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We Study Billionaires - The Investors Podcast: TIP 120 : Warren Buffett's Clone: Mohnish Pabrai - Part I (Business Podcast)

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In this episode, you'll learn: How Mohnish accumulated business knowledge from the age of 11 Why Mohnish is one of the very best and respected investors in the value investing community What special advantages people like Bill Gates and Warren Buffett had to become so successful How Mohnish set up and ran a business like Warren Buffett and Charlie Munger Why investing is not a team sport Click here to get full access to our show notes.

Jan 10 2019
39 mins
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Masters in Business: Interview With Jack Bogle: Masters in Business (Audio)

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March 11 (Bloomberg) -- Bloomberg View columnist Barry Ritholtz interviews Jack Bogle, Founder of the Vanguard Group, Inc., and President of the Bogle Financial Markets Research Center. He created Vanguard in 1974 and served as Chairman and Chief Executive Officer until 1996 and Senior Chairman until 2000. This interview aired on Bloomberg Radio.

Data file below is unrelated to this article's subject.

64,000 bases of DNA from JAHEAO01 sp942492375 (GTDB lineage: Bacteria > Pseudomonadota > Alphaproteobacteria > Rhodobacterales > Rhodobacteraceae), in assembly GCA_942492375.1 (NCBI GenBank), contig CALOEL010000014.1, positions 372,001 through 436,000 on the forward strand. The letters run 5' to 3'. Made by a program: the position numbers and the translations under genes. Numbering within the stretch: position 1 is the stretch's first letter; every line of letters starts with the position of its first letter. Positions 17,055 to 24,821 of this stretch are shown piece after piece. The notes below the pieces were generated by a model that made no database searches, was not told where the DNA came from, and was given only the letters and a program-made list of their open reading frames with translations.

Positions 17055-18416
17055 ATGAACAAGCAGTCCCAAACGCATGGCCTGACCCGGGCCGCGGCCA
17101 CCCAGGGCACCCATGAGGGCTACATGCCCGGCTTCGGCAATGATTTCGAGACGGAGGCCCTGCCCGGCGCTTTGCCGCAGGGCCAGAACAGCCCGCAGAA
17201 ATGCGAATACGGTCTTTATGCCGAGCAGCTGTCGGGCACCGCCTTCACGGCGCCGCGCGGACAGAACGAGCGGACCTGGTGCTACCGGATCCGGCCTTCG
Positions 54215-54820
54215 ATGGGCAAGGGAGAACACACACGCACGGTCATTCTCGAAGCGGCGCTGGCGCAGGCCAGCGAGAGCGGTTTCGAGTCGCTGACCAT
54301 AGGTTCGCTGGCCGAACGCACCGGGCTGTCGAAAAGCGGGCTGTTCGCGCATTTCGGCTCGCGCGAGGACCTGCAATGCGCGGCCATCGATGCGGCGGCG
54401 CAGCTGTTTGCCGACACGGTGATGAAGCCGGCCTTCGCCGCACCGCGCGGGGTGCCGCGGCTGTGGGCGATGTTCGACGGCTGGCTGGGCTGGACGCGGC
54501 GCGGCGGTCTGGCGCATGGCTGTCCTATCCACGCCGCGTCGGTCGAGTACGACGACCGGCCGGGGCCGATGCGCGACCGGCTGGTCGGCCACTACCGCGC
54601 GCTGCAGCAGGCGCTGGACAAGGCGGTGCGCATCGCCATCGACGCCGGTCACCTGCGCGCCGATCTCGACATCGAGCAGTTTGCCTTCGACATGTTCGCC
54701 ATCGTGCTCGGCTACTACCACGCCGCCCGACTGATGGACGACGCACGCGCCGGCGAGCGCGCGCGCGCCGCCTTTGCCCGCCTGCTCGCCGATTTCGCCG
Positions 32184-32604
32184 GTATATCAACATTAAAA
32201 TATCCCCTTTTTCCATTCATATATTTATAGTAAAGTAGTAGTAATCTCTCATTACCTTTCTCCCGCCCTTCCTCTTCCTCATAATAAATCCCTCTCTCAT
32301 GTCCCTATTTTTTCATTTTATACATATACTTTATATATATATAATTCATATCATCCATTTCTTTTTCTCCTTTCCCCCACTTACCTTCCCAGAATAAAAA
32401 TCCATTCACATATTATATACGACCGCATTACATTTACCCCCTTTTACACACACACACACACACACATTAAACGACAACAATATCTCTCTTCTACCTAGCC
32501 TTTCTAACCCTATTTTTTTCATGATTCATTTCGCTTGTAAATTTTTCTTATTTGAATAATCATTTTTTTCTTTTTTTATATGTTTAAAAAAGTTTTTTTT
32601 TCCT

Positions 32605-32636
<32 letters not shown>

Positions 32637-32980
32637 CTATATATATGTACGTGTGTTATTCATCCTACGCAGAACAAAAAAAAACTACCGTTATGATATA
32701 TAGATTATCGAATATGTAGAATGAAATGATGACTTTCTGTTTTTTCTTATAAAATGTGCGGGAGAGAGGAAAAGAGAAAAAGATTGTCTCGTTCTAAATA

Jan 10 2019
1 hour 25 mins
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Invest Like the Best: Sam Hinkie – Data, Decisions, and Basketball - [Invest Like the Best, EP.88]